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Hudson-Mohawk Genealogical and Family Memoirs:
Silliman

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[This information is from Vol. IV, pp. 1425-1426 of Hudson-Mohawk Genealogical and Family Memoirs, edited by Cuyler Reynolds (New York: Lewis Historical Publishing Company, 1911). It is in the Reference collection of the Schenectady County Public Library at R 929.1 R45. Some of the formatting of the original, especially in lists of descendants, may have been altered slightly for ease of reading.]

The name Silliman, Sillemant or Sillivant is derived from a silly man not silly or witless, as used in modern times, but innocent, free from guile, a good man. About 1690 the name came to be spelled Silliman. It has been suggested by persons familiar with the pronunciation of family names that this family was of Irish extraction, but there has been no proof yet found.

(I) Daniel Silliman was in Fairfield in 1658. He married (first), in July, 1661, Peacable Eggleston, widow of John Eggleston. He bought of Joseph Middlebrook, administrator of John Eggleston's estate, ten acres of land left for the use of Eggleston's son. This lot was southwest of the present Black Rock bridge. He married (second) Hannara, Henichy or Hannah Hendrickson, widow of "Hendrick" or "Henry Hendrickson." He was one of the land dividend holders of the town. He died intestate in 1690, and the inventory of his estate, valued at three hundred and two pounds, was made January 13, 1690-91. His property was divided between his wife Hannah and his three sons. It has not been determined whether he was related to Daniel Sillivant or Selevant, of New Haven, who married, before 1654, Abigail Cole, only daughter of James Cole, of Hartford, and who married, October 17, 1654, Eliza Lamberton, daughter of Captain George Lamberton, master of the famous phantom ship, or the ship in the air, lost in 1646. In the New Haven records, it says that a William Trowbridge married, March 9, 1667, at Milford, Elizabeth, widow of Sillivant and daughter of George Lamberton, but before this Elizabeth deeded the house and lands given to her husband and his former wife, Abigail, by James Cole, her father, in his will, and it also says that the said Daniel died in Virginia in 1655, and he left a will, proved June 1655, naming his widow. Tradition says that Daniel of Fairfield was from Holland. Children by first wife: Daniel, Thomas, Robert, mentioned below.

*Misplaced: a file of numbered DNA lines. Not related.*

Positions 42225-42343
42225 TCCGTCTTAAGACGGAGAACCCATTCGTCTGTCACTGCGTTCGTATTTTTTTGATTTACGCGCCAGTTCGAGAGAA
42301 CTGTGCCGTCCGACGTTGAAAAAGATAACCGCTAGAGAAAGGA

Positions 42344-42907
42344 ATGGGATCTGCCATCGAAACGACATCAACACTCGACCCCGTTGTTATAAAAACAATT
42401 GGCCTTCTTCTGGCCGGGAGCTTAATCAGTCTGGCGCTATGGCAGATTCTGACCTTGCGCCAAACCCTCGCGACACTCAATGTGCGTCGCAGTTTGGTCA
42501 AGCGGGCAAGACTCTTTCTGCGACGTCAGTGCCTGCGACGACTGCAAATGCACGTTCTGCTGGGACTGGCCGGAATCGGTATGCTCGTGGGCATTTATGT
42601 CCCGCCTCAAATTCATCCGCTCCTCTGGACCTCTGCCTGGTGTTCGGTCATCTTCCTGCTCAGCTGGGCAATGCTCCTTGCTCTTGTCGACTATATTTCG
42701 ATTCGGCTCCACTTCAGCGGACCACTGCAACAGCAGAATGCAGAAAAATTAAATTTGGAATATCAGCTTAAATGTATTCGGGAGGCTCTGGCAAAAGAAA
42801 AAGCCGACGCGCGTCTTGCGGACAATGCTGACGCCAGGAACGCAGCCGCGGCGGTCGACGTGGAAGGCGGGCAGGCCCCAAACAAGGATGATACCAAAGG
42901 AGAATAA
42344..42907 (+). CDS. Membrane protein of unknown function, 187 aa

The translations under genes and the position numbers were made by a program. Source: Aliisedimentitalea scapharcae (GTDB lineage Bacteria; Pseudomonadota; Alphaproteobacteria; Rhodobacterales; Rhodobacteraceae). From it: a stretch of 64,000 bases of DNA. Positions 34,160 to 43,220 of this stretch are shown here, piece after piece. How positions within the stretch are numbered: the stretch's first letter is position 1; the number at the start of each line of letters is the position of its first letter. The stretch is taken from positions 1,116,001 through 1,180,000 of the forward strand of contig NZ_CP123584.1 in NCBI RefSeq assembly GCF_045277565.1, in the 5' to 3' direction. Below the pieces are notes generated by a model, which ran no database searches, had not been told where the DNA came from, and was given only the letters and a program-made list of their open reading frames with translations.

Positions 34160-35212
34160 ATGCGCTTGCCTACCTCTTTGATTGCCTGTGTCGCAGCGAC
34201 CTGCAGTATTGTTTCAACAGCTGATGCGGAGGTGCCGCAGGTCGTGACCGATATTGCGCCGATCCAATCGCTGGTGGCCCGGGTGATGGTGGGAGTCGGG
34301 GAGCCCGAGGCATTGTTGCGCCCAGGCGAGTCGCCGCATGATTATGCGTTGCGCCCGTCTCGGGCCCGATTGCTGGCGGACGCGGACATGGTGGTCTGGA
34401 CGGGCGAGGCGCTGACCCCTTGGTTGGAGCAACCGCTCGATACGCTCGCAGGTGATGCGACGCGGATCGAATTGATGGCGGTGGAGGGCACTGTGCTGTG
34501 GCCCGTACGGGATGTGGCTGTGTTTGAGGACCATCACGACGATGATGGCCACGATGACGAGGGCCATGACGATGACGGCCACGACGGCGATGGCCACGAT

(II) Robert, son of Daniel Silliman, married Sarah, daughter of Cornelius Hull. He died in 1748. Children:

  1. Sarah, baptized September 16, 1694;
  2. Nathaniel, September
  3. 27, 1696;
  4. Anne, March 12, 1698-99;
  5. Martha, August 24, 1701;
  6. Robert, March 19, 1703-04, mentioned below;
  7. Rebecca, April 8, 1705;
  8. Ebenezer, September 21, 1707.

(III) Robert (2), son of Robert (1) Silliman, was baptized March 19, 1703-04. He married (first), October 20, 1715, Ruth, daughter of Samuel Tredwell, of Pequonnock. She died March 15, 1756. He married (second), Mary Morehouse, December 14, 1756. Children by first wife:

  1. Robert, born September 26, 1716, mentioned below;
  2. Ruth, baptized August 24, 1718;
  3. Daniel, born December 31, 1722;
  4. Sarah, February 17, 1728-29;
  5. John, April 9, 1731.

By second wife:

  1. Ruth, born August 19, 1760.

There were perhaps other children by second wife.

(IV) Rev. Robert (3) Silliman, son of Robert (2) Silliman, was born September 26, 1716, at Fairfield, died in 1781 at Saybrook. He married Annie, daughter of Samuel Cooke, granddaughter of Thomas Cooke and great-granddaughter of Thomas Cooke. Samuel Cooke was born November 22, 1687, and became a Congregational minister; settled in Stratfield, Connecticut, now Bridgeport, with a salary of a hundred pounds a year with his firewood. He is described as of dignified appearance and manner, wearing a particularly careful ministerial dress. He married Anne Trowbridge, a girl of twenty, only daughter of John Trowbridge, of New Haven. For a time Cooke was the principal of the Hopkins grammar school. The wife of John Trowbridge was a daughter of Governor Leete, a distinguished member of an old English noble family. Anne was the youngest child of seven. Robert Silliman moved to New Canaan, Connecticut, to succeed Rev. John Eells, as pastor, and continued there for thirty years. He accepted a call to Saybrook, Connecticut, January 8, 1772. Solomon A. Silliman has in his possession a copy of the old church record of Saybrook, which contains the proceedings of a meeting of the society to give a call to Rev. Robert Silliman, and his letter of acceptance. It was voted at this meeting to give him a salary of sixty pounds and twenty cords of firewood a year, the sixty pounds to be one-third in cash, and two-thirds in food products at the market price in that town. His wife died two years and a half before him. His own death came unexpectedly while he was visiting. Among his children were: